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Name: Deb
Pacific Northwest (Zone 8b)
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Bonehead
Jan 31, 2016 10:24 PM CST
Who else uses nature as a barometer for when to plant things? For me, I plant peas when the frogs start singing. That can vary between early February to mid March. Medium cold hardy plants (brassicas, spuds, etc) with the first bloom of dandelions. Usually about a month after the frogs. I haven't really figured out when to set out or sow the tender plants (corn, squash, etc) , I'll have to think about what to coordinate that to -- my elderly neighbor always advised waiting till June 1st, but I think that has likely changed.
I want to live in a world where the chicken can cross the road without its motives being questioned.
(Zone 8b)
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sallysmom
Feb 1, 2016 8:43 AM CST
My FIL planted by the moon and never started his garden before Good Friday.
Name: Caroline Scott
Calgary (Zone 4a)
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CarolineScott
Feb 1, 2016 9:09 AM CST
Yes, I think planting by watching nature is a good idea.
There was a researcher in Alberta who was documenting how to relate nature signs to planting times. I'll need to see if I can find her work again.

No frogs near here so:
When daffodils bloom, plant peas?

It is called Phenology---planting by signs of Nature.

We should test some of them, as we plant our gardens.

There was another for when lilacs bloom???

The benefit of planting by Nature's signs is that weather is taken into account.
The dates on the planting calenders are only approximate and may not apply in some years if weather is different from the average.
[Last edited by CarolineScott - Feb 1, 2016 9:59 AM (+)]
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Name: Deb
Pacific Northwest (Zone 8b)
Region: Pacific Northwest Organic Gardener Herbs Dragonflies Dog Lover Keeper of Poultry
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Bonehead
Feb 1, 2016 11:45 AM CST
Sally, that is interesting to tie to Good Friday, which can vary a lot each year. Wonder if it holds true? Caroline, I'd love to have folks test their own phenology (new word for me, going now to research...)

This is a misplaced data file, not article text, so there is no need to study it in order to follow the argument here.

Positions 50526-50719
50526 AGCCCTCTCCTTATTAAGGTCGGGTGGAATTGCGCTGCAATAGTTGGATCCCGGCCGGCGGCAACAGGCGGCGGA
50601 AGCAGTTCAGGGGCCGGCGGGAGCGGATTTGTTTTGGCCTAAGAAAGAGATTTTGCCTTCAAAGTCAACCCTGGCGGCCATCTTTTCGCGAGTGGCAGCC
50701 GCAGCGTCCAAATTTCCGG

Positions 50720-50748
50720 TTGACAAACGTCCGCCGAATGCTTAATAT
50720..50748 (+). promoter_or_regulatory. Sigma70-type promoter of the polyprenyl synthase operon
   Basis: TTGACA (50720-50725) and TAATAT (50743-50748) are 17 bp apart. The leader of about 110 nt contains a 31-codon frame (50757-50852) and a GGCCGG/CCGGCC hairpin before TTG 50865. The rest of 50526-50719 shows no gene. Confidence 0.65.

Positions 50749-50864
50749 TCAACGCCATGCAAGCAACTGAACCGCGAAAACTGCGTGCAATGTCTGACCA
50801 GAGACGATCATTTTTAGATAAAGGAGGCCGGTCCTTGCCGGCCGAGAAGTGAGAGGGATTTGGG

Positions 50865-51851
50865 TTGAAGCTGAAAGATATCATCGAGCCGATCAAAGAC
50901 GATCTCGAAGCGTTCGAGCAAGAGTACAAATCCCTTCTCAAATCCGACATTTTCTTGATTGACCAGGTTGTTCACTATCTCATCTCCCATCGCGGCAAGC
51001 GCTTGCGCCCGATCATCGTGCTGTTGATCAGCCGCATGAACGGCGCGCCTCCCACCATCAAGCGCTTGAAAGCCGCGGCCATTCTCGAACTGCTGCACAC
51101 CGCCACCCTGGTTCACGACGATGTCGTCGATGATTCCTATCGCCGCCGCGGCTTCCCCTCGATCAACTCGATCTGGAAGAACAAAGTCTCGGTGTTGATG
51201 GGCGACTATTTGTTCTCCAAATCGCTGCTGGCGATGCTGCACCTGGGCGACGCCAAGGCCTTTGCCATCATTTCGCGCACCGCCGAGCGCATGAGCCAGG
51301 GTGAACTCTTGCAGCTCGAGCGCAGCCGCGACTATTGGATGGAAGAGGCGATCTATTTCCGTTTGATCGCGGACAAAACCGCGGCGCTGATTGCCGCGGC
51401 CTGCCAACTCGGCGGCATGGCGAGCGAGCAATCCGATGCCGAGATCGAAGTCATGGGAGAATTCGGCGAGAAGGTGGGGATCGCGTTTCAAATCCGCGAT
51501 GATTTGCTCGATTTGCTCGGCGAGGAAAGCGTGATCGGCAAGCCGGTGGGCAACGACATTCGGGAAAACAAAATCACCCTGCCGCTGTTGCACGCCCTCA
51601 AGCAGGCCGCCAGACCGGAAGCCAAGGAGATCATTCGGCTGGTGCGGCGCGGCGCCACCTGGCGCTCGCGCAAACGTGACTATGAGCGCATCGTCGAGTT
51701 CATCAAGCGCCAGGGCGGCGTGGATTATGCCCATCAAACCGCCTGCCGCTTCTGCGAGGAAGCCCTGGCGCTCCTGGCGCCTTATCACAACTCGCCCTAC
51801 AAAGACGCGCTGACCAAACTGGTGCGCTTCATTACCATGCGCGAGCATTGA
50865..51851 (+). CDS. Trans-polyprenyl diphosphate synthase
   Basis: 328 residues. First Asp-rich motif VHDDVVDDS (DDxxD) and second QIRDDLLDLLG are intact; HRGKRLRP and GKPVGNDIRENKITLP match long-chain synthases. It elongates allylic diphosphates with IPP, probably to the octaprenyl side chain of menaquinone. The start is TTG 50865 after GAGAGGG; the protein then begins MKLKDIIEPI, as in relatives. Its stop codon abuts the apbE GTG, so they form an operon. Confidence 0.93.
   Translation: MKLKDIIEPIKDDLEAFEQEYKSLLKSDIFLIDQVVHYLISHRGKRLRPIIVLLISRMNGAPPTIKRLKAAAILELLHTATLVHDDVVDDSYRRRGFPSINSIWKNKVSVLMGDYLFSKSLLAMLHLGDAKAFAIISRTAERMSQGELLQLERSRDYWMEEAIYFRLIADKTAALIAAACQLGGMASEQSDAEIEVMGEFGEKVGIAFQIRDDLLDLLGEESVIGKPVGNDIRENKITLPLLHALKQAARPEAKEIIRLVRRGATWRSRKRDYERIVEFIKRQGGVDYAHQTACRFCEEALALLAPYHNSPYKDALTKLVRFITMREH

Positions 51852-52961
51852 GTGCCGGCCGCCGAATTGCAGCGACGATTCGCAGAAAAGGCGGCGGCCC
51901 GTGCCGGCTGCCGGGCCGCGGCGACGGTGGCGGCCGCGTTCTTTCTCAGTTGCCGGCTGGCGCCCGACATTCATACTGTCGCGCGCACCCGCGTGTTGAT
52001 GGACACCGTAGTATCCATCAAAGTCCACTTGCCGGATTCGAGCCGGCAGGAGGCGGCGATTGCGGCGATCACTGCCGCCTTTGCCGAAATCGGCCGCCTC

I want to live in a world where the chicken can cross the road without its motives being questioned.
Name: Sandy B.
Ford River, Michigan UP (Zone 4b)
(Zone 4b-maybe 5a)
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Weedwhacker
Feb 2, 2016 5:26 PM CST
Good topic, Deb! I was going to throw out the "phenology" word but Caroline beat me to it Hilarious!

Here's some info about lilacs that I found somewhere, at some time, and saved:
"A number of observations correlate with various stages of the common lilac: Crabgrass seed germinates at the time lilac is in the early stages of bloom; when the lilac has leafed out it's time to plant lettuce, peas and other cool-weather crops; when the lilac flowers are in full bloom, plant beans, cucumbers and squash; when the flowers have faded, plant melons."

Caroline wrote: "We should test some of them, as we plant our gardens."
I agree
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Name: Anne-Line Strokkenes Miettinen
Malmberget, Sweden (Zone 3a)
Sanneline
Feb 2, 2016 5:33 PM CST
Back home in birthplace we wait for a special lavin to go, then we can start plant the potatoes. "The potatoes lavin."
Name: Sandy B.
Ford River, Michigan UP (Zone 4b)
(Zone 4b-maybe 5a)
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Weedwhacker
Feb 2, 2016 6:06 PM CST
Sanneline -- what is "lavin" ? (whatever it is, it must be fairly early -- I usually plant my potatoes in May...)
"Blessed is he who has learned to laugh at himself, for he shall never cease to be entertained."
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Name: Anne-Line Strokkenes Miettinen
Malmberget, Sweden (Zone 3a)
Sanneline
Feb 2, 2016 6:19 PM CST
Weedwhacker said:Sanneline -- what is "lavin" ? (whatever it is, it must be fairly early -- I usually plant my potatoes in May...)


A lavin is when the snow slips and makes big damages???
http://www.smhi.se/kunskapsbanken/meteorologi/laviner-1.4676
Name: Anne-Line Strokkenes Miettinen
Malmberget, Sweden (Zone 3a)
Sanneline
Feb 2, 2016 6:21 PM CST
But in the mountains it is signs, old fashioned but I trust those signs 😀
Name: Anne-Line Strokkenes Miettinen
Malmberget, Sweden (Zone 3a)
Sanneline
Feb 2, 2016 6:22 PM CST
It's when the warmth goes to the earth and we can use it.
Name: Deb
Pacific Northwest (Zone 8b)
Region: Pacific Northwest Organic Gardener Herbs Dragonflies Dog Lover Keeper of Poultry
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Bonehead
Feb 2, 2016 6:24 PM CST
I would think frogs and daffs are an indicator of soil temperature, while lilacs would relate more to air temperature? I will try to be more observant this year to see if I can correlate earth signs to planting times. Hopefully others will do so as well and we can compare results.
I want to live in a world where the chicken can cross the road without its motives being questioned.
Name: Jay
Nederland, Texas (Zone 9a)
Region: Texas Region: Gulf Coast Charter ATP Member I helped beta test the first seed swap I helped plan and beta test the plant database. I was one of the first 300 contributors to the plant database!
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Horntoad
Feb 2, 2016 6:26 PM CST
Weedwhacker said:Sanneline -- what is "lavin" ? (whatever it is, it must be fairly early -- I usually plant my potatoes in May...)


Lavin = Avalanche
wildflowersoftexas.com
texasnatureonline.com


Name: Sandy B.
Ford River, Michigan UP (Zone 4b)
(Zone 4b-maybe 5a)
Charter ATP Member Celebrating Gardening: 2015 I was one of the first 300 contributors to the plant database! I helped beta test the first seed swap Region: United States of America Region: Michigan